Notes & Reviews:
Georg Christoph Wagenseil (1715-1777) is for Viennese musical life the pivotal point between the late Baroque and Viennese Classicism. His work, attributed to the pre-classical period, consists for the most part of keyboard music; after the harpsichord, the organ occupies second place in Wagenseil's works, and often the composer allows a choice of instrument. The four organ concertos brought together on this CD were concertos for "connoisseurs and music lovers", which were printed by Walsh in London (the collection "Six Concertos for the harpsichord or the organ"). The accompaniment for "Two violins and a bass," as it is called in the subtitle of the first London edition of 1765, indicates the kind of basso continuo the musicians of the Piccolo Concerto Wien provide: cello, violin, lute, bassoon and harpsichord make up the colorful foundation over which Elisabeth Ullmann sets up her dialogue with the two violins. The concertos themselves are a good mixture of French, Italian and German styles, including the, at that time, avant-garde forms of the "empfindsamer" and "galant" styles.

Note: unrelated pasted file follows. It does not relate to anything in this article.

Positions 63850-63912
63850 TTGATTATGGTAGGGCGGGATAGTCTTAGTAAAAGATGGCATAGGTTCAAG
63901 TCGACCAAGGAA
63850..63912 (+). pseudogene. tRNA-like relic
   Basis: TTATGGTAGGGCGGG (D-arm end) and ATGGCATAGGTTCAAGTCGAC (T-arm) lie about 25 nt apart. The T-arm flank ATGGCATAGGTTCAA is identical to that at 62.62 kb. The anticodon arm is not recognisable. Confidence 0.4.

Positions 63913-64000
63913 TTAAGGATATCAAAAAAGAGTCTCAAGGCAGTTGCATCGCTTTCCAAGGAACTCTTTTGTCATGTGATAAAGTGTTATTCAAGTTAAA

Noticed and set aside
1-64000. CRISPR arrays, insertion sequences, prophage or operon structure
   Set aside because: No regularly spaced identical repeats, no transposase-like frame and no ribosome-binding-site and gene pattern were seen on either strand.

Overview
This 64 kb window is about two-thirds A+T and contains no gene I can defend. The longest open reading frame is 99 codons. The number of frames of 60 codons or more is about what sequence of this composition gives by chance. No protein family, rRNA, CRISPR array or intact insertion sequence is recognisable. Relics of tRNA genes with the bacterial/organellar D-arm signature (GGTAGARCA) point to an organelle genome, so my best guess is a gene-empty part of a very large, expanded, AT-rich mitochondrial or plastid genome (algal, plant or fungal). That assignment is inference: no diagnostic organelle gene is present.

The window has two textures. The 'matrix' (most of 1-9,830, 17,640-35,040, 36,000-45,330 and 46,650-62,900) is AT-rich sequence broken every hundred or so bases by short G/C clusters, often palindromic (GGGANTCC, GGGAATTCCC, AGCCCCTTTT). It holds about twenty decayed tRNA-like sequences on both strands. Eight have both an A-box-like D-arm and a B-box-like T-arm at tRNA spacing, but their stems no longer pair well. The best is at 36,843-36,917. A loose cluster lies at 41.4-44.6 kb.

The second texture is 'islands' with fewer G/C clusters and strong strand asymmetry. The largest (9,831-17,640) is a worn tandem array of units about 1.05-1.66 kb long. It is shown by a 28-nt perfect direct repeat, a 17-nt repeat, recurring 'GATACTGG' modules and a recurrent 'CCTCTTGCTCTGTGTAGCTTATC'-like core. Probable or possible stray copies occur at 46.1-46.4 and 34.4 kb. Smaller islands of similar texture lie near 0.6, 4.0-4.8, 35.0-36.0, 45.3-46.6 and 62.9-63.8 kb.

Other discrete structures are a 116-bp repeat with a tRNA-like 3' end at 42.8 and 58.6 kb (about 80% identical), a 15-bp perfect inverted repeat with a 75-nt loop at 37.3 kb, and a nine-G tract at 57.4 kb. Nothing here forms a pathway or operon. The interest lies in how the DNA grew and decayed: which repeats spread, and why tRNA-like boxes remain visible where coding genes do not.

The playing of the soloist is technically correct, balanced, not mannered and for just this reason wins us over: Ullmann does not try, through creative antics, to squeeze increased significance out of Wagenseil's pleasing works ... The accompaniment of the Piccolo Concerto Wien fits the discreet approach of the soloist's playing, and pays attention to its phrasing, tone and musical contact with the organ.